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104 PROTECTING THE FRONTLINE IN BIODEFENSE RESEARCH toxicology studies. Certainly, some bridging clinical trials will be necessary to ensure comparability with the original vaccine. The costs of technology transfer, manufacturing, quality control, and bridging studies for new production of an existing SIP vaccine may be substantial and should be carefully weighed case by case against an investment in innovative or improved technology for vaccine development and production. Some substrates used to produce the original vaccine may not be accept- able for use today, such as guinea pig heart cells in the case of VEE TC-83 vac - cine. However, use of a new substrate would constitute a substantial product change. For live, attenuated vaccines, such as tularemia LVS and VEE TC-83, and some other vaccines that might be considered for inclusion in an expanded SIP, such as Chikungunya 181 clone 25, genetic stability may present a chal- lenge for production of new vaccine lots. Molecular tools that allow assessment of genetic stability were not available when these vaccines were originally devel- oped, and genetic variability when new lots are produced would have uncertain regulatory implications. This issue will be a concern, particularly for vaccines against RNA viruses, which have high mutation rates. 5.2.3 Near-Term Requirements Even with the complexities described above, the timeline for manufac- turing, releasing, and testing a new supply of an existing product may be far shorter than the timeline for developing a new vaccine to the point where it could be integrated into a program like the SIP. Assuming that there is a need for replenished supply within a short timeline (such as 3 years), new vaccine lots of selected existing investigational vaccines that have a reasonably straight - forward manufacturing path and are not likely to be eclipsed by new technol - ogy within that period could be made. That applies principally to inactivated vaccines against eastern equine encephalitis (EEE), western equine encephalitis (WEE), VEE, and Rift Valley fever (RVF), and to botulinum toxin. Assuming the availability of batch-production records, cell banks, and seed stocks for the legacy vaccines, it should be possible to bring a new lot of any of them to the point of release in about 12 months. To enable production of existing vaccines, it would be useful to prepare a product-development plan for each product that defines task-specific timelines, resource requirements, and costs. 5.2.4 Choice of Manufacturing Site, Methods, Scale, and Scalability Vaccines in the SIP were manufactured on a small scale in multiuse facili - ties, such as the Salk Institute Government Services Division (GSD), which is no longer in existence. A number of laboratories are engaged in early-stage research on and development of new vaccines of interest to the SIP, but they are generally small biotechnology companies or academic institutions, and only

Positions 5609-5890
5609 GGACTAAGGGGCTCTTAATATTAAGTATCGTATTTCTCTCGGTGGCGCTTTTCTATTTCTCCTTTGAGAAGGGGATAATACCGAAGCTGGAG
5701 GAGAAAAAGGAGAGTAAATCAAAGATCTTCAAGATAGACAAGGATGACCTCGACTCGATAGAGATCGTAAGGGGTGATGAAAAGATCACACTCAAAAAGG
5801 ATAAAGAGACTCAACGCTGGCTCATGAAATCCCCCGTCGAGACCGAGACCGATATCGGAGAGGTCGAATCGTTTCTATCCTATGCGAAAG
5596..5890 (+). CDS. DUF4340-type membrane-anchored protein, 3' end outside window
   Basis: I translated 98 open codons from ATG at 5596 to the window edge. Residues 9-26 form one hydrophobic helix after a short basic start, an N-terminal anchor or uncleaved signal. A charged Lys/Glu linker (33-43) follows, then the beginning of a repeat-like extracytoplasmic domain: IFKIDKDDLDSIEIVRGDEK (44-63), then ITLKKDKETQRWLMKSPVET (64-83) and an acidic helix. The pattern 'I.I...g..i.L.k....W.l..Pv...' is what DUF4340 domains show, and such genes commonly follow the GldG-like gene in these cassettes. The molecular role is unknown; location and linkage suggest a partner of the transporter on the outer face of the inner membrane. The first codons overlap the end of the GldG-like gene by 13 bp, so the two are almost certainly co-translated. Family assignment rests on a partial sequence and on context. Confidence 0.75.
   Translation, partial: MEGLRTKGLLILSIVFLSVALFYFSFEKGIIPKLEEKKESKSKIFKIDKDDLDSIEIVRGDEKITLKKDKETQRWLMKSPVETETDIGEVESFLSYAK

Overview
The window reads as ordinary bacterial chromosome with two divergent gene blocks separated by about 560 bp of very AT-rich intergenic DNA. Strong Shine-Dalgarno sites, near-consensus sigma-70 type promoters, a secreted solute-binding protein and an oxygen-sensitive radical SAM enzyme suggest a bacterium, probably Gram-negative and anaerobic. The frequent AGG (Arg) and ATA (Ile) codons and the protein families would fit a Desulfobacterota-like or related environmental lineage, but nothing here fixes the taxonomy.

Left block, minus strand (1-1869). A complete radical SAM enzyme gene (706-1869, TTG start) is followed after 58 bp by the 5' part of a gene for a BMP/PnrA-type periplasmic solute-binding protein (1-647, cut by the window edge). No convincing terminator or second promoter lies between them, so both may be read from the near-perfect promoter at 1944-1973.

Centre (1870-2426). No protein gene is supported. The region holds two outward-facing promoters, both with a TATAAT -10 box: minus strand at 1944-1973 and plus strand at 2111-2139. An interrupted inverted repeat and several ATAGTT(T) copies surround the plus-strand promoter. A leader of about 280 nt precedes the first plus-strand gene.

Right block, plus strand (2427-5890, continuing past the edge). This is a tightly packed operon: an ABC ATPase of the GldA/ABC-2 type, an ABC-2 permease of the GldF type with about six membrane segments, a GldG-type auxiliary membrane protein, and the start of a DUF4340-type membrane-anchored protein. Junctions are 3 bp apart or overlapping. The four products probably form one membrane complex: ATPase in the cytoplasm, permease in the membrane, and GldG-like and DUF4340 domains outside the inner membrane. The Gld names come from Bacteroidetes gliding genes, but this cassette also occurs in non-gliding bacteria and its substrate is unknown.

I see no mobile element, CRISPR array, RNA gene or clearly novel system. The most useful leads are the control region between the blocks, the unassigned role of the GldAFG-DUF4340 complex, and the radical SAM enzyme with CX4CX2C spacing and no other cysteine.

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105 NEW VACCINE DEVELOPMENT a few have the facilities and capability to develop vaccines to the point where they could be included in the SIP or to produce or maintain vaccine supplies over a longer period. Since closure of the Salk GSD, the DOD has had few options for ob- taining vaccine development and production services. Other contractors, for example, declined to compete for the vaccine work that had been done by the Salk Institute, and discussions in 1991 with five commercial vaccine produc - ers confirmed the lack of contractor interest (GAO 1991). In the absence of a commercial market for biodefense vaccines in the United States, commercial vaccine producers have not invested in the construction of the containment facilities needed to produce them. Commercial manufacturers explained that such facilities are expensive to construct and shockingly expensive to operate and maintain and that they would therefore seek a guarantee from the DOD before any construction effort that they would recoup their investments. One official estimated that it would cost about $25 million to construct a facility that could produce 1–2 million doses each of seven or eight vaccines a year (GAO 1991). In many respects, the Salk GSD, which operated as a nonprofit foundation funded by government contracts, may be one model for future facilities for making vaccines against special pathogens that lack commercial markets. Other groups have called for establishment of government–industry partnerships and the creation of additional incentives to encourage greater industry participa - tion in advanced development and manufacturing of medical countermeasures (IOM 2004; HHS 2010b; NBSB 2010a,b). Recent requests for information and requests for proposals from both HHS and DOD address components of this vaccine manufacturing gap. In 2009, HHS issued a request for proposals for establishment of new multiuse facilities based on single-use flexible manufacturing formats for devel - oping and manufacturing new vaccines (HHS 2009a). The request focused on a facility to handle the array of preclinical to clinical development of recombi - nant influenza vaccine and might potentially provide some surge capacity for MCM manufacturing more broadly. The projected costs would be split between government and industry and two contracts have recently been announced for approximately $100 million each. However, the emphasis on production of civilian pandemic influenza vaccine limits the application of such a potential development and manufacturing facility for the SIP. Recently, HHS also issued a request for proposals more explicitly focused on the U.S. MCM program (HHS 2011). The request seeks public–private partnerships in “Centers for In - novation in Advanced Development and Manufacturing” to expand capabilities for producing MCM against potential known or unknown threats, as well as additional pandemic influenza surge production capacity. DOD has also issued a request for information on the development and manufacture of MCM as an effort complementary to the HHS undertaking